‘Contrary to the very intent’
The First Amendment, freedom of speech, is the reason why a 17-year-old can write this article and the reason why Barbara Rose Johns walked out of Moton High School in the early 1950s.
No matter what title it goes by, the first part of the Bill of Rights might just be the most important element of democracy. Trials have been held and wars have been fought so that Americans can continue to exercise one of the most fundamental components of a free life.
The founding fathers fought hard to ensure that the rights of the common man would be preserved, but I doubt they were able to completely understand the implications this right would have for future generations. However, I know that they completely grasped the purpose of what they were doing.
I believe the First Amendment exists so people like Johns can use their voices to ignite change.
Even though they did not have the liberty to challenge the status quo, the founders of this nation used their voices to stand up to the unfairness of absolute monarchy, much like Johns used her voice to stand up to the terrors of racial injustice.
The freedom of speech is critical because it is the only avenue through which this nation can be improved.
The saddening part, however, is that the First Amendment is now being used to protect individuals who threaten the advancements that have been made under this same right.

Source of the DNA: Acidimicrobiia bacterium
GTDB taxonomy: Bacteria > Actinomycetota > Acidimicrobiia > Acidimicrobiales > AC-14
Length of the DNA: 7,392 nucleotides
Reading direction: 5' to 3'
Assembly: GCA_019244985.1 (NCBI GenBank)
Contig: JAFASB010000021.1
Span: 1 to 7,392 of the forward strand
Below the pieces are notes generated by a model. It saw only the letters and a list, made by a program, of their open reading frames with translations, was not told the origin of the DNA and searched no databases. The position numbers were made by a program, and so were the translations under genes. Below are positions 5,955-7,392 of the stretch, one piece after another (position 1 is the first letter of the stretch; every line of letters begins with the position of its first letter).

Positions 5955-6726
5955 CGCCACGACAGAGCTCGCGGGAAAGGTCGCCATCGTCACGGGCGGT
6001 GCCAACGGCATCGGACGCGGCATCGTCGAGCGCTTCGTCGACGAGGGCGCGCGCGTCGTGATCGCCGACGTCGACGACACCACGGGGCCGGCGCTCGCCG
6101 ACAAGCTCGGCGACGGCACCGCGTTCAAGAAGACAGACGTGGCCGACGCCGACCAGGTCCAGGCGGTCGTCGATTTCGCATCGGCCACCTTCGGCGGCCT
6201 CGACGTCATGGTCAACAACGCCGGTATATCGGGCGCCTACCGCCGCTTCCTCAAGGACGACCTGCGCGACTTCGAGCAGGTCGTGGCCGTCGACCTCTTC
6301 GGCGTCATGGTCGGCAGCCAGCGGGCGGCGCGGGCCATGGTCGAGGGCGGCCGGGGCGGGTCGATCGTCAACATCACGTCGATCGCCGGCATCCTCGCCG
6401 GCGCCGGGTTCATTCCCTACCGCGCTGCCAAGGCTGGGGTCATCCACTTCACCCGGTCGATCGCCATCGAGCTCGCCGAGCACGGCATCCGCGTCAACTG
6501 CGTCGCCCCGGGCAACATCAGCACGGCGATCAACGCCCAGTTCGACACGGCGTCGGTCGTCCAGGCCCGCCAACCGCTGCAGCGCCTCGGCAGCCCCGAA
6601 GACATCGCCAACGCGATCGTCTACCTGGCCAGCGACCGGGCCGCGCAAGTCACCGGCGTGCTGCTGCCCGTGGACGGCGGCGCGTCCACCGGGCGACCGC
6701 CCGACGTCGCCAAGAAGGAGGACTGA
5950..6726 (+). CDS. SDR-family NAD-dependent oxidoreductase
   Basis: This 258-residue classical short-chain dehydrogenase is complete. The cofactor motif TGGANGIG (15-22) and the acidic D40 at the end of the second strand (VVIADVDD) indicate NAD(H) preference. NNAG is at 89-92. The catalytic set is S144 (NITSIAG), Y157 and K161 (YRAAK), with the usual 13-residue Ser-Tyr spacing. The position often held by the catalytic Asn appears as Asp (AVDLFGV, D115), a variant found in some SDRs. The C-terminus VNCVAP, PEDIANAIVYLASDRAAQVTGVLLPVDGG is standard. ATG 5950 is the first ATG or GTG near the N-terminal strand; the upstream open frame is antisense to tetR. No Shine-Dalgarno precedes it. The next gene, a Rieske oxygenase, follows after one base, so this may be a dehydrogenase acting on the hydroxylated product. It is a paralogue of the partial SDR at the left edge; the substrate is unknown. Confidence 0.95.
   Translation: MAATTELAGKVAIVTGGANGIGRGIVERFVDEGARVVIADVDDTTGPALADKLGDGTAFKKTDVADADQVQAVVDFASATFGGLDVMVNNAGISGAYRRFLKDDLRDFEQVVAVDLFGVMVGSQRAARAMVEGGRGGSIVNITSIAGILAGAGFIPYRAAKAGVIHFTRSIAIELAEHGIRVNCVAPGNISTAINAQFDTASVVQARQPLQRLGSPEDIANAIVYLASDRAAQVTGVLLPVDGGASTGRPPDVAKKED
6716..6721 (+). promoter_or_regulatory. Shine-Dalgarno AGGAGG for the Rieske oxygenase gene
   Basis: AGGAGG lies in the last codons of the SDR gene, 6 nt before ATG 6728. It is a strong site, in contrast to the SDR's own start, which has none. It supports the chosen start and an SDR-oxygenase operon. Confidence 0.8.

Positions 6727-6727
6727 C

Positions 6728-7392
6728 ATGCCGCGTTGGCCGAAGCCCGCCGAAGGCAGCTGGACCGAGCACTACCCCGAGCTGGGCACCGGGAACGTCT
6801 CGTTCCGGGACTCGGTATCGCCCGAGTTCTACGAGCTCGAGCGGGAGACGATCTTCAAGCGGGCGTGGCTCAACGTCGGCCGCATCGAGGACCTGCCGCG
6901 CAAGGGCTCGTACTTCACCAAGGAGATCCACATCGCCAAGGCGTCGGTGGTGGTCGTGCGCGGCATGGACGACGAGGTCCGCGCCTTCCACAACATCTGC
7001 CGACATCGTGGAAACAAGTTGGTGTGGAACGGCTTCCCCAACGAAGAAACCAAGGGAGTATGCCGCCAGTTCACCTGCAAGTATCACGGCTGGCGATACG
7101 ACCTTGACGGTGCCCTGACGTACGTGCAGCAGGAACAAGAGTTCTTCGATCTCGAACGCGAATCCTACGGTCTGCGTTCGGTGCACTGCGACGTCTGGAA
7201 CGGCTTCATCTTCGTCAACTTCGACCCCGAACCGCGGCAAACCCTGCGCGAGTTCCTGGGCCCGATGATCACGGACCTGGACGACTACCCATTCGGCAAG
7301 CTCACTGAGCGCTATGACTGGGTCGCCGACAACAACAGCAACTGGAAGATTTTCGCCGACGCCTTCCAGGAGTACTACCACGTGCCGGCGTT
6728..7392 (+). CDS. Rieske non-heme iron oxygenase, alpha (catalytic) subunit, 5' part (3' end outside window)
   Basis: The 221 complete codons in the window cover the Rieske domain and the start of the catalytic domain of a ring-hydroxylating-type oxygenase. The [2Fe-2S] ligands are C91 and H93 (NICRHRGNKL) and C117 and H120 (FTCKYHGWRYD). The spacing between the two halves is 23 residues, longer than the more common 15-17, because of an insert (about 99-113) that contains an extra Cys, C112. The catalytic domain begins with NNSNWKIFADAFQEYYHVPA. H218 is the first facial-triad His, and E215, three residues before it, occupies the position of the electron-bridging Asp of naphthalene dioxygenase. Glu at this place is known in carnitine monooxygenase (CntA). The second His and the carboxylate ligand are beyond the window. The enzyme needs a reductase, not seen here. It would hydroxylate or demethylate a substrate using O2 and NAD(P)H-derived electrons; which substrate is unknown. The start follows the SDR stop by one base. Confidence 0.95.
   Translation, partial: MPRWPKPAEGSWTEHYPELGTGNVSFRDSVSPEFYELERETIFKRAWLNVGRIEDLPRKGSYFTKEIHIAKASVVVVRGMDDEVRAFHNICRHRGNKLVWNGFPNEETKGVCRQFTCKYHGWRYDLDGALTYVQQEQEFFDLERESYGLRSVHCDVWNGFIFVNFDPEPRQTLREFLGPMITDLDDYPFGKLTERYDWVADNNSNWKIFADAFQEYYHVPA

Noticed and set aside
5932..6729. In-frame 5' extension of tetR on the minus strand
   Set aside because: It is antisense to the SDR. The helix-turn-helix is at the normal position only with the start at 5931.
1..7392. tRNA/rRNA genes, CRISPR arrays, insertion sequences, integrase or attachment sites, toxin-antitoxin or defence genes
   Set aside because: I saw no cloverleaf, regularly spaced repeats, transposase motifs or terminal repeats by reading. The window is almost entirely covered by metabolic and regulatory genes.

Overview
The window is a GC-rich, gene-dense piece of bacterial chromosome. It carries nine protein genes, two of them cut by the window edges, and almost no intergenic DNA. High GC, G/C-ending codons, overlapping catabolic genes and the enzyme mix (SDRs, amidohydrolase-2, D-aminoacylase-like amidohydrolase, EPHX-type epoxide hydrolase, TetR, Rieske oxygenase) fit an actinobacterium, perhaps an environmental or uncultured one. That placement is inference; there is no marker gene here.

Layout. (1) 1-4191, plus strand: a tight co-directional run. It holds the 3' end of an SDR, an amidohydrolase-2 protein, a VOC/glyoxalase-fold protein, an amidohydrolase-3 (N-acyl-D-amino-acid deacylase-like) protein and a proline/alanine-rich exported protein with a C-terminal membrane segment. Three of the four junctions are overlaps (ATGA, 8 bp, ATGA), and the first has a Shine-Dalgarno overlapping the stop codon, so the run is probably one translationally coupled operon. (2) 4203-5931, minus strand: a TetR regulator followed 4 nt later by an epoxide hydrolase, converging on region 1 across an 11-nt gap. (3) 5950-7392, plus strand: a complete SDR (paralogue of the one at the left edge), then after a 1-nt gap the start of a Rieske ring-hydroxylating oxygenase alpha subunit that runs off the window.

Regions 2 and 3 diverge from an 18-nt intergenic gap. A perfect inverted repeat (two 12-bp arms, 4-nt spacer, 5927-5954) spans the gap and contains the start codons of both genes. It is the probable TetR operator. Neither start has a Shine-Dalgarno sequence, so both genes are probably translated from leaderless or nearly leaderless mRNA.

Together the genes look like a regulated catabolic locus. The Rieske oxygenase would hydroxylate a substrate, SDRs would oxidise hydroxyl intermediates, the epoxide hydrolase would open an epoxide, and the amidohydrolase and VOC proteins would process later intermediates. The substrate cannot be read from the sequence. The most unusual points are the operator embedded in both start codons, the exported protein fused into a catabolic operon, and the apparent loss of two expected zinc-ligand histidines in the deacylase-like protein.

It is quite a conundrum when the rights of man are being used by one group to challenge the rights of another. Hundreds of thousands of people have died for the cause of empowerment.
How devastating is it that the freedom of speech allows people to protest for the reversal of affirmative progress?
This liberty has been the impetus for so much positive change in America, yet now it is being used to undermine the greatest reforms that have been enacted in American history.
It is frustrating that white supremacists, neo-Nazis and racists are safeguarded by the nation’s founding document, but short of a Constitutional amendment that modifies the Bill of Rights, there are not many options for Americans who recognize this quandary.
The message spewed by hate groups is contrary to the very intent of the First Amendment.
Freedom of speech should be used to promote more freedom, not encourage its destruction.
Daniel Brickhill lives in Buckingham County. His email address is email@example.com.